Leading the Change – Leadership's Role in Agile Transformations

Steve Langone

Many organizations today are in some way shape or form on their own Agile Journey. Whether starting small and running Agile pilots or even attempting an Agile Transformation, they want the flexibility and business agility Agile methods offer. Many leaders say they want to “be Agile” but often overlook their role in the transformation itself and all the hard work required to get there.

An organization’s leaders, executives, and managers are critical to the success and adoption of the competencies leading to business agility. Successful change demands a pivot in behavior which means it's crucial that leaders develop new mind-sets and capabilities to transform not just their teams and the organization, but themselves as well.

In many organizations, there is one key person who serves as the Agile Transformation Leader. It is only with a solid understanding of this critical role that the transformation will succeed and deliver the promised benefits. Here is what it means to be an Agile Transformation Leader:


The person in the role of Agile Transformation Leader is a change agent helping to champion the organization’s pivot to Agile Methods and new ways of working. This is no small task since this role will help to shape the environment for success. Working across already established organizational silos and collaborating to encourage communication and cooperation is crucial to having this level of change be adopted. Identifying organizational impediments and a plan to systematically address them can only be achieved with the support and inclusion of the organization.


Moving away from command and control is probably the most challenging thing to let go. To enact the level of change necessary requires moving from directing, telling, and commanding to one of curiosity, learning, and adaptation. Enabling teams to problem-solve and fail fast gives them the environment to be the most innovative and productive. It encourages trust, risk taking, and sense of ownership in the methods and the work. Agile Principle #5 sums it up quite nicely:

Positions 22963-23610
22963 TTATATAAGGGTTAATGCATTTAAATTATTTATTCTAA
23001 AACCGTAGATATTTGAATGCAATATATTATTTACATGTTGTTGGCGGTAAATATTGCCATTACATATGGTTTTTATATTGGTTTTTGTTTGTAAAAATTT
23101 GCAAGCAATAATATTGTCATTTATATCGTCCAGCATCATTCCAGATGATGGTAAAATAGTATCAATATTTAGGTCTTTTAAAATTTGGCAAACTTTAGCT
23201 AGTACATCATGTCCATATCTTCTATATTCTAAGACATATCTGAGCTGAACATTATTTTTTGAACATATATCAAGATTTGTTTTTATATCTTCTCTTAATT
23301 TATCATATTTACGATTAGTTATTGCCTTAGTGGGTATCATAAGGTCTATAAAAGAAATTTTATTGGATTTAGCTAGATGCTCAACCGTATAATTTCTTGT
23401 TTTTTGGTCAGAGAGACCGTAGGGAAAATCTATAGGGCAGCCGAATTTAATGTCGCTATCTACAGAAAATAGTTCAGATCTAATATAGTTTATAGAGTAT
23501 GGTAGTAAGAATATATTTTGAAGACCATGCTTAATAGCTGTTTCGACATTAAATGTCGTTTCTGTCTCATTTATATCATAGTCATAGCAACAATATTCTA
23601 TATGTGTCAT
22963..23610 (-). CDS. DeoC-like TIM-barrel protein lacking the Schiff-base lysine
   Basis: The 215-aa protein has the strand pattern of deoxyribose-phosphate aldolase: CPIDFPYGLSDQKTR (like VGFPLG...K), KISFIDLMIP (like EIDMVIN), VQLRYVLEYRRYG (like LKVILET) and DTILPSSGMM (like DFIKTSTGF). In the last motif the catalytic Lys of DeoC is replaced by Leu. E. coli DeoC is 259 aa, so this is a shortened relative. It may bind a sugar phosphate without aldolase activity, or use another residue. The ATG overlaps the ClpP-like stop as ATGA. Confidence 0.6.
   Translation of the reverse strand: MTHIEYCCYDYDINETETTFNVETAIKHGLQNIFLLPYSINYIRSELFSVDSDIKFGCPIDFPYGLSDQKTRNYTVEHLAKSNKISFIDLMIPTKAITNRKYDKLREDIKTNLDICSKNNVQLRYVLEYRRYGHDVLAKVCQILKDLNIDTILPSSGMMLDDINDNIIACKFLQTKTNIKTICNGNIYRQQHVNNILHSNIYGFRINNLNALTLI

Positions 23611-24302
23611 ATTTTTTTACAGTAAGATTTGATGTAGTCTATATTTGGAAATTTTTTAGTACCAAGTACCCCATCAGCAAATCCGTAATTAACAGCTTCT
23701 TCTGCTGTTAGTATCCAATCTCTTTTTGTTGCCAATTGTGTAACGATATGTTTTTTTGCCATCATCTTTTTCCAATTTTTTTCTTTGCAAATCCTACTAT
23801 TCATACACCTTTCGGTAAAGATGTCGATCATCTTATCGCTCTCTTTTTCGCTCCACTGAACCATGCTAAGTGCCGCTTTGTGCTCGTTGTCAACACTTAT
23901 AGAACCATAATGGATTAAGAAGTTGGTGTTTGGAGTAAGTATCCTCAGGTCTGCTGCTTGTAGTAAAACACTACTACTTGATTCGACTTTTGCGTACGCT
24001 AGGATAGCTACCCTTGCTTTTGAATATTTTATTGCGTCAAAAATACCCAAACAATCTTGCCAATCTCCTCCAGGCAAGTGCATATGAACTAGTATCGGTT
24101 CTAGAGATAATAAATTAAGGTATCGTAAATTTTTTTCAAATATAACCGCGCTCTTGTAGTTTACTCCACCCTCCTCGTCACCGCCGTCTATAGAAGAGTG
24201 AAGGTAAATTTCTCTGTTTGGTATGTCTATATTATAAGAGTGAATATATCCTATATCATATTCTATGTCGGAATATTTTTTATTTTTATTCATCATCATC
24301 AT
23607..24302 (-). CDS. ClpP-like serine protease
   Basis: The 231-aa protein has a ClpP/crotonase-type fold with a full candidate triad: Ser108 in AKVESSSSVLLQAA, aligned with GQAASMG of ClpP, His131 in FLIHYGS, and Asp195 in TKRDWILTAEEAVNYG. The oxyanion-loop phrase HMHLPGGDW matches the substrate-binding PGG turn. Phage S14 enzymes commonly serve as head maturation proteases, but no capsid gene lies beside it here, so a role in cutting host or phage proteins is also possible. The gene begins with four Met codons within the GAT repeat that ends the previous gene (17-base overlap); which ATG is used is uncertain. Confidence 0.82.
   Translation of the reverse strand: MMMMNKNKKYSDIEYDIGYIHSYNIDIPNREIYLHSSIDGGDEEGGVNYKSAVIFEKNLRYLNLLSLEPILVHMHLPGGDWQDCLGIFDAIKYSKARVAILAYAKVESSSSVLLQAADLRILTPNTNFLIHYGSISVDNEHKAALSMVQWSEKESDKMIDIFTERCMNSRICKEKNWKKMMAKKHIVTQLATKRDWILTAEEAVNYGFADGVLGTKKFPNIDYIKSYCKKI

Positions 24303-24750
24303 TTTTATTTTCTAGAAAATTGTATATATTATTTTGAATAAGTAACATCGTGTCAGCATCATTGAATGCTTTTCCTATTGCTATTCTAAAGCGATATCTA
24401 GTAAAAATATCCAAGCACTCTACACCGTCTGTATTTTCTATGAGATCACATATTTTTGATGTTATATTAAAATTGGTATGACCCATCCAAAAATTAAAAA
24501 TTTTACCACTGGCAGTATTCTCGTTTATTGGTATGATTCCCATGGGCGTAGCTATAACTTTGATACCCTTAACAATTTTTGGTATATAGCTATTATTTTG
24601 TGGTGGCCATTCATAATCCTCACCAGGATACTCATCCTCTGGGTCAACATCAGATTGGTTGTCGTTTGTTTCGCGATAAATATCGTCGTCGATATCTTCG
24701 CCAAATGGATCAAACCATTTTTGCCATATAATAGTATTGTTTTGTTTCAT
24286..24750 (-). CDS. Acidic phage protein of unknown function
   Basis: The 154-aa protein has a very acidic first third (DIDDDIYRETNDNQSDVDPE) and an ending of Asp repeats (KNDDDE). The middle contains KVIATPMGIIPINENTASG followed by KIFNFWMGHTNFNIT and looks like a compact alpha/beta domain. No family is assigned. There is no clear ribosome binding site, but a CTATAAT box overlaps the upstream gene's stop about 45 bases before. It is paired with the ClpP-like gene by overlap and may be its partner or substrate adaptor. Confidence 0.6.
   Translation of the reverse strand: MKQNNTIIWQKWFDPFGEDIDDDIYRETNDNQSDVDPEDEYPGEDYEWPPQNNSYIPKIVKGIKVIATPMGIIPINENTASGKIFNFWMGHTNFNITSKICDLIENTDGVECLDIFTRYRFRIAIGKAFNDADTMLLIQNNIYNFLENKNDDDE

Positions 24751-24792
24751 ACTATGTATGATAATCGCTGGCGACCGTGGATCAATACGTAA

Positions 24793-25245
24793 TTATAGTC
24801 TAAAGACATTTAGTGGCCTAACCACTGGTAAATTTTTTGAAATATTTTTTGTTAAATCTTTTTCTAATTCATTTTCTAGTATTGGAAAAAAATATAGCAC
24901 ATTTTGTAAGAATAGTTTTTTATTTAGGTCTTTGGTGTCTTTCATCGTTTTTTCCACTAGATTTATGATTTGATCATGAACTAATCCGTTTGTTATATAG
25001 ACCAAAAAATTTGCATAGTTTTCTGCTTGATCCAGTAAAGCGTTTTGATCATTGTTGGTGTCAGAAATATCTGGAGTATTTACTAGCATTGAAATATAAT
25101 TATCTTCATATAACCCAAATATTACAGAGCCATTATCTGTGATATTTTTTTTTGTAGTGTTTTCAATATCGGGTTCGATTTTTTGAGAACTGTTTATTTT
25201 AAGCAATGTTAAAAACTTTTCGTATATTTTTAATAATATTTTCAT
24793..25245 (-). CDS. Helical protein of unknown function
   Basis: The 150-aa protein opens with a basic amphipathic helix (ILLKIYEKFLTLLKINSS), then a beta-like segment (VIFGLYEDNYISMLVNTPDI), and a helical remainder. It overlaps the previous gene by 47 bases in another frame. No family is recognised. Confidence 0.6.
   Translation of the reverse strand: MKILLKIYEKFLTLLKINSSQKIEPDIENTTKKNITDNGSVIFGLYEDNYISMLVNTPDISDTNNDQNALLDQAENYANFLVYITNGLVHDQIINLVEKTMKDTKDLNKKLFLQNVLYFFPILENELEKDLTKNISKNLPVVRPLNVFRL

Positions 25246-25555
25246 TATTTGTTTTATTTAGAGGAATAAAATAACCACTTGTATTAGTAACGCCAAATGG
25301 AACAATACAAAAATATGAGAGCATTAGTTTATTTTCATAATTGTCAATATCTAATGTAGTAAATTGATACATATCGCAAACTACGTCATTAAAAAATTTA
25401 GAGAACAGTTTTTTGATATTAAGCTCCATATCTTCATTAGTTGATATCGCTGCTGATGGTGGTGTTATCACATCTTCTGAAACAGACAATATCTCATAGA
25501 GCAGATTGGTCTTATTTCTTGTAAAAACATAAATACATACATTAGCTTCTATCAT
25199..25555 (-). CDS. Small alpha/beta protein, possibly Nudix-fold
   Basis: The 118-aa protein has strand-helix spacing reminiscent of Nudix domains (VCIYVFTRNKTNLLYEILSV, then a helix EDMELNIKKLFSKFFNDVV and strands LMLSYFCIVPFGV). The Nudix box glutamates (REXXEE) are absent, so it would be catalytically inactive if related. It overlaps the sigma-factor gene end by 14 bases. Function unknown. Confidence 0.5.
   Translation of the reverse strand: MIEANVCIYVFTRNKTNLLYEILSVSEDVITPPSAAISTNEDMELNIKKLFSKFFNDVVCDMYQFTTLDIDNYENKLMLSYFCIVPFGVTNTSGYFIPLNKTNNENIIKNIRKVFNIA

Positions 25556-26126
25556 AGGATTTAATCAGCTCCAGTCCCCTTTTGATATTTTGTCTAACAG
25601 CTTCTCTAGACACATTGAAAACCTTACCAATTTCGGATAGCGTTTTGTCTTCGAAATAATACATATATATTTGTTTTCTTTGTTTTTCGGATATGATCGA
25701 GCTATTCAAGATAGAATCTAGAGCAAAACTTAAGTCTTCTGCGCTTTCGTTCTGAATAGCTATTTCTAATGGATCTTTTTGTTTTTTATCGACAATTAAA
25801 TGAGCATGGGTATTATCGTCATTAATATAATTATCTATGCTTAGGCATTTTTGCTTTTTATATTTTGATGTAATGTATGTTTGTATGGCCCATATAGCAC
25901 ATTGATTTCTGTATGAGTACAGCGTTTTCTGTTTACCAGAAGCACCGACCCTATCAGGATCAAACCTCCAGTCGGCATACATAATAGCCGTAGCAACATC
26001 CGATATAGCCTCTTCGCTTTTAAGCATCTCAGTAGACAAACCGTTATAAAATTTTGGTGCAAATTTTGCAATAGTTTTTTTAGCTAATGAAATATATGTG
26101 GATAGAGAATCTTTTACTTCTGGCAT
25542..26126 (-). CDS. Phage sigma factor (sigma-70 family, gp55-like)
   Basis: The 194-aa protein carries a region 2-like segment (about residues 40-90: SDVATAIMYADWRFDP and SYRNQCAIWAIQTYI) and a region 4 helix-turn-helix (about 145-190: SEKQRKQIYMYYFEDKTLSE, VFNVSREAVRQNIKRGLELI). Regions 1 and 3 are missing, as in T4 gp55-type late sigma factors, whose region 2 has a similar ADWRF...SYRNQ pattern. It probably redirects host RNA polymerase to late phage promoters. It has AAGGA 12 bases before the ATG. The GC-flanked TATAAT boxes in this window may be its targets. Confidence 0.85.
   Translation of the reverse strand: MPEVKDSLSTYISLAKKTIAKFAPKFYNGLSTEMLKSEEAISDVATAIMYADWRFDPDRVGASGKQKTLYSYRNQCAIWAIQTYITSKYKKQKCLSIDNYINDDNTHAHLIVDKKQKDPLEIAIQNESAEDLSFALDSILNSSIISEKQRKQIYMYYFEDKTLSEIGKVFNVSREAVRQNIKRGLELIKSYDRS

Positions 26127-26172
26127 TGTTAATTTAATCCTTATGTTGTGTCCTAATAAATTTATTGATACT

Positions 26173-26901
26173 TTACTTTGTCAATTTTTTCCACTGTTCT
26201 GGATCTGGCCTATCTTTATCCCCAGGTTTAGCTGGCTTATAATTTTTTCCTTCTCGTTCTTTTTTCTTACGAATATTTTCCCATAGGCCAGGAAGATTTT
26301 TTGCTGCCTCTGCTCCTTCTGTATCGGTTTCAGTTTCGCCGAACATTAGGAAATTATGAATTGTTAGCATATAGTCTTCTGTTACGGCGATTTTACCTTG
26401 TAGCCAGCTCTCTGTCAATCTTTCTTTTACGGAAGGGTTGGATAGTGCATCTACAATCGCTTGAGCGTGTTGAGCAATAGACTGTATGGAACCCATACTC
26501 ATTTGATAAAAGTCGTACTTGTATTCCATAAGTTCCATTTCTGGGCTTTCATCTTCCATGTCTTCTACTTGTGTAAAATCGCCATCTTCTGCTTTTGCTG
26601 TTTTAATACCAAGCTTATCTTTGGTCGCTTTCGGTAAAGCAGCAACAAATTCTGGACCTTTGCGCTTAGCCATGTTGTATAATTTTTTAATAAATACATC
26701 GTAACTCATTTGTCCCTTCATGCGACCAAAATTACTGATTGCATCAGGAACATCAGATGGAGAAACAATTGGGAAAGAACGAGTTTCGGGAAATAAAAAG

“Build projects around motivated individuals. Give them the environment and support they need and trust them to get the job done.”

Leading the Change

While there are many factors to leading an agile transformation, it can be boiled down to 3 key aspects:

  1. Urgency – while the reasons for change are often obvious, leaders proactively champion a better future state and exhibit a “constant sense of excitement” a never-ending sense of new and innovative solutions which fuels continuous improvement.
  2. Vision – leaders communicate why change is needed and do so in ways that inspire, motivate, and engage people.
  3. Empowerment – leaders establish an environment for risk-taking that supports change without fear of negative consequences to self-image, status, or career.


Managers and Leaders are often the biggest impediment to transformation. Successful change demands a pivot in traditional line-management behavior.  While management is transactional focused – doing things right, leadership must be transformational focused – doing the right things. Striking the right balance between these two aspects is crucial because they are equally important.

While leaders can create an environment that encourages high-performing Agile teams to flourish and produce value, they themselves need to go to the front of the change. Leaders do this by investing in their own Agile learning and growth and model leaner ways of thinking and operating so team members will learn from their example, coaching and encouragement.